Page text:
Texas can’t afford a sophomore slump from the left-hander, who turns 23 less than a week after Opening Day. With Derek Holland out until likely the midseason and Matt Harrison unable to start the season on time, Perez has vaulted into a top-tier spot in this rotation as the season begins. He has to become a pitcher the club can count on to pitch every five days and give them a chance to win.
That could be a lot of pressure for one of the youngest pitchers in the game last year. But Perez doesn’t seem to let much of anything bother him, now that he’s got the confidence of a guy who started 20 games and pitched well enough to earn a contract extension.
“What impressed me more than anything else was how he was able to work out of situations in real time,” manager Ron Washington said. “We could talk about things that had to be done differently after a certain inning and he was able to go out there and apply it. That just shows maturity right there.”
Perez, who gave up one run in two innings of work in his first Cactus League start on Saturday with one walk and one strikeout, can’t take any of that success for granted.
“You have to work just as hard as you did to accomplish what you accomplished the first time around and the work is even harder the second time around because adjustments are being made and you have to adjust also,” Washington said.
It seems that Perez understands this. He spent the offseason working on his core, feeling that he had to be stronger to add to his inning total. Perez threw 124 1/3 innings last season and posted a 3.62 ERA in the big leagues. If you include his minor-league innings, Perez threw more than he had at any other time in his career.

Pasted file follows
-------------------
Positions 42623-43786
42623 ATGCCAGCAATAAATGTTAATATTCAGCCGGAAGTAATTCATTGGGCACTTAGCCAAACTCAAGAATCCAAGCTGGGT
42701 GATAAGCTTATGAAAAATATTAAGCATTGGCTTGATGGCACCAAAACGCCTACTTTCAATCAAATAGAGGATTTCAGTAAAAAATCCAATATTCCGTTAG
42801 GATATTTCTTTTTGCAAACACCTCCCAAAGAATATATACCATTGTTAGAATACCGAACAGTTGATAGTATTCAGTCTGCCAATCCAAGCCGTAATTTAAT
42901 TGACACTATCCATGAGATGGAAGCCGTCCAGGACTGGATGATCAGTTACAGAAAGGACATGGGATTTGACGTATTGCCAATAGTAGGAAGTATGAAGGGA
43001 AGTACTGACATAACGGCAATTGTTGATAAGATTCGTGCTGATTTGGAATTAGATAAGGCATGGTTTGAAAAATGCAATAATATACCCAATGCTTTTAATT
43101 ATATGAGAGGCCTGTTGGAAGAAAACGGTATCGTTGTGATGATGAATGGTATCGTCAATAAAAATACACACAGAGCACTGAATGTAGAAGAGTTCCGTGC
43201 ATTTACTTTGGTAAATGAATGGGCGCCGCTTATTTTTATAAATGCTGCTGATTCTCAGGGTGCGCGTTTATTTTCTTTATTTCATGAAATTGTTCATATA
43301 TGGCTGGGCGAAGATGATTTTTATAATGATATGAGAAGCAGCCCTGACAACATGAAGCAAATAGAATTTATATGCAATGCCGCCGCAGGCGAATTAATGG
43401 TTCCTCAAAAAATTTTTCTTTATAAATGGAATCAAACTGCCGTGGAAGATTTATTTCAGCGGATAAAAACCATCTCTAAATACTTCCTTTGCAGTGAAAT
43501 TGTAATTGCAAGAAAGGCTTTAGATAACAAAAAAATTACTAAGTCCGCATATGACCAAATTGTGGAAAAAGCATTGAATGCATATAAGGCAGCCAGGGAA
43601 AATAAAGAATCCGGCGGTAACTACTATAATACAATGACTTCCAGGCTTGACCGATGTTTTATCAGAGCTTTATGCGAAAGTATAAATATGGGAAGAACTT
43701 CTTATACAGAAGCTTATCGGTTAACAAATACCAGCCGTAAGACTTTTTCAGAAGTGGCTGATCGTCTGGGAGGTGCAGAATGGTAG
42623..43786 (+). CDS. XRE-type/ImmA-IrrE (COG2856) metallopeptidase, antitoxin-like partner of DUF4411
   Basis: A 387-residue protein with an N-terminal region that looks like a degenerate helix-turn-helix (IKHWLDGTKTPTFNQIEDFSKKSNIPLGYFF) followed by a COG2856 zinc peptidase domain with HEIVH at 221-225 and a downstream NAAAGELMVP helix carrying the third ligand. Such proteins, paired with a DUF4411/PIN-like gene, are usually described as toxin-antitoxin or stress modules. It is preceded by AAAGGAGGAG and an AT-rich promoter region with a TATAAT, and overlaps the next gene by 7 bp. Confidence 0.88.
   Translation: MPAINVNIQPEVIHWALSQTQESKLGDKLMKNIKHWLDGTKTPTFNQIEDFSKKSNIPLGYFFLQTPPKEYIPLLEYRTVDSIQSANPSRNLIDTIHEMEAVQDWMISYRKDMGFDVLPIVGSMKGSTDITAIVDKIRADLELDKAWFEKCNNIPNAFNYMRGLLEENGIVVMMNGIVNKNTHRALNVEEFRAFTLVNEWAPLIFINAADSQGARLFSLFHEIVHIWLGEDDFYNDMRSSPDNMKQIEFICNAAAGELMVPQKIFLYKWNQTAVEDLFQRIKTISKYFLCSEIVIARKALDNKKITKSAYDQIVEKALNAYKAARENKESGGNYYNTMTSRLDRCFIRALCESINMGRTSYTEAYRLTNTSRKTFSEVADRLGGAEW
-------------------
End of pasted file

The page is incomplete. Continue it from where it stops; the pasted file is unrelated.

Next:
The Rangers will need him to add to his innings total in 2014. As for resting on his laurels, Perez doesn’t seem to be doing that either. He spent some time this offseason (with pitching coach Mike Maddux) working on a cutter. He wants to use spring training to test it out and build some confidence so that he’s willing to use it more during the season.
Perez threw two cutters on Saturday and seemed indifferent to the results. But that doesn’t mean he’s going to throw the pitch out, either.
“I need to continue to trust it,” Perez said. “You need to practice when you’re trying to do something new. That’s what I need to do and throw that pitch and get ready for the season.”
Perez said he feels good and that his experience last year will help him improve this season. That’s what Washington likes to hear. The skipper just wants to be sure Perez stays hungry -- or perhaps thirsty -- when it comes to his conditioning and focus.
“He has the work ethic, but just like any young kid, you have to stay on top of them,” Washington said, talking more about strength and conditioning coach Jose Vazquez and his staff. “We’ve got to lead him to the water. We can’t just let him go to the water and then he decides whether he’s going to drink. We’ll lead him to the water and push his head in the water.”
It’s Perez’s job not to drown. The Rangers simply can’t afford it.